We will engage children and parents of the primarily Roma Kotva Housing project in Banska-Bystrica, Slovakia and the primarily African American South Park Housing project in Charleston, WV in an exchange of art, photos and reflection on their economically, geographically and politically marginalized communities. Content will grow from 6 week summer youth programs and parent support groups that will plan via skype and post on a common web page.
What locality or neighborhood will your project focus on?
Banska-Bystrica and Charlston, WV
Describe the specific community with whom you will be working.
Kotva’s 25 familes live in barracks of a former prison where police have a shooting range, holding target practice all hours of the day. South Park’s 80 households, live on a road on the way to the city dump that begins with a one lane tunnel under a railroad line. Both are hidden from their own cities, let alone larger circles the web could engage. We support them as they voice their dreams, concerns and seek allies to pursue their rights.
What kinds of news, stories and other content will be created?
Images and essays on personal identity, community strengths, and community heroes will challenge stereotypes of Roma “laziness” and US “welfare culture.” Both communities are isolated and without a voice. Reflections on challenges (from having bars on your home in Kotva to South Park residents being told to “fend for themselves” after power loss from the derecho storm) will bring unheard voices to each other and the public square.
What technologies and digital tools do you plan to use in the trainings?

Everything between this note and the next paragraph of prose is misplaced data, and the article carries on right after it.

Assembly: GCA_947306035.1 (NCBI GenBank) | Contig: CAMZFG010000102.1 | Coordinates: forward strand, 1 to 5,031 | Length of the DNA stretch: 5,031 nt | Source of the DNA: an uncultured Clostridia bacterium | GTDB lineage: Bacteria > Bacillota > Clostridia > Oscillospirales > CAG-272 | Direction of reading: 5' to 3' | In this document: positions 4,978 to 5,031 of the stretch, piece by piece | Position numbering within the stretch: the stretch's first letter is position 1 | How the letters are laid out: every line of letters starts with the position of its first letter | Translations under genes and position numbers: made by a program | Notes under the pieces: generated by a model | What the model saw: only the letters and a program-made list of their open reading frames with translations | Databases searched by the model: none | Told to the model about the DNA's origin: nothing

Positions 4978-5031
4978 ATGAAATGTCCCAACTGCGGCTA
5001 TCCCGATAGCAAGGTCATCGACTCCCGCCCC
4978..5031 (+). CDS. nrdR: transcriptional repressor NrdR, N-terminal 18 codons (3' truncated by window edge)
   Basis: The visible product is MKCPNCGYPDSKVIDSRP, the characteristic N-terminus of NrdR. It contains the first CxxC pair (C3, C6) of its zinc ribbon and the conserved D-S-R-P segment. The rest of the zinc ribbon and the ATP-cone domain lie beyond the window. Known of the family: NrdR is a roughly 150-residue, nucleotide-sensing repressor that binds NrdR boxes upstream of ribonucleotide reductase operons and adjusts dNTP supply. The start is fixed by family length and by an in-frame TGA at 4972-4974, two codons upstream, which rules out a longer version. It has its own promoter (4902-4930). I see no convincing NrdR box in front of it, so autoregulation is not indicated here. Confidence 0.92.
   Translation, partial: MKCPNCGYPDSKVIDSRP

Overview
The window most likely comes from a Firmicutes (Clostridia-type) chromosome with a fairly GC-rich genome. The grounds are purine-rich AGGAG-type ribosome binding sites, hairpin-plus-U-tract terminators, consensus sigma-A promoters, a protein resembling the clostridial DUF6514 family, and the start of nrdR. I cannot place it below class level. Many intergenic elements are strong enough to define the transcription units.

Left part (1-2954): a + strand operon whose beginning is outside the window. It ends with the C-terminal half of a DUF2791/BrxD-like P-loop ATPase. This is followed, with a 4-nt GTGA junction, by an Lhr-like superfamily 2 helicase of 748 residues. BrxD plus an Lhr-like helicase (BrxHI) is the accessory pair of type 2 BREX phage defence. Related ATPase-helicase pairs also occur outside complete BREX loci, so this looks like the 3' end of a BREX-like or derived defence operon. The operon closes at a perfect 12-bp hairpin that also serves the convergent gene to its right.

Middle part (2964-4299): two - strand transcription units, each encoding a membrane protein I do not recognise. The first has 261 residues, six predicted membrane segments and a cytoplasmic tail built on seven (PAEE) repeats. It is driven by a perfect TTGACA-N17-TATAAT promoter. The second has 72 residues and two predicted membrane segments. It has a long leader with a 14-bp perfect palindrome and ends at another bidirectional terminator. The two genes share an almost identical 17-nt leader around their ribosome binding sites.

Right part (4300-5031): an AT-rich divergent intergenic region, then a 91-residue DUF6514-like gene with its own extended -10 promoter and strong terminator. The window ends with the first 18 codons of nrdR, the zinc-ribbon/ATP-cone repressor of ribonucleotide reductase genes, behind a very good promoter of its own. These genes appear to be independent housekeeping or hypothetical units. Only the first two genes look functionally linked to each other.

Drawings and photos of community strengths and challenges – shared via web and discussed via skype
Describe the connections that you or your organization have already established that will contribute to the success of the project.
These include the new Banska-Bystrica/Charleston Sister City Alliance, and cross country exchanges of the Charleston NGO director that sponsors it, the project manager of Kotva, and a local Roma leader, through a US State Dept project on organizing in minority communities. Both sites have sponsored story and video work, support year round after school and summer programs, have university art and technology volunteers, and existing parent groups.
How many participants do you think will be involved in your project?
We anticipate training 15 to 20 youth and five adults from each community. We have an ongoing structure of four day/week after school programs and full time summer enrichment programs from which we will draw project participants and sustain their participation. The South Park Circle of Parents (parent led support groups) provides an ongoing context for parent engagement. Kotva has a less formal set up but staff and volunteers work with families.
Besides the microgrant funding, what other resources and support are you seeking for your project to ensure its success?
Step by Step has networks for donated art supplies and digital cameras, staffing through university volunteers and US summer VISTAs. We seek kindred spirits that have attempted similar projects to provide examples of communities augmenting their voice through the web as well as tips on best practices for posting and archiving work. Kotva has initiated similar efforts. Step by Step is helping to expand these practices in Slovakia.
Centrum komunitného organizovania (Center for Community Organizing)-Slovakia and Step by Step (US)
April 5, 2013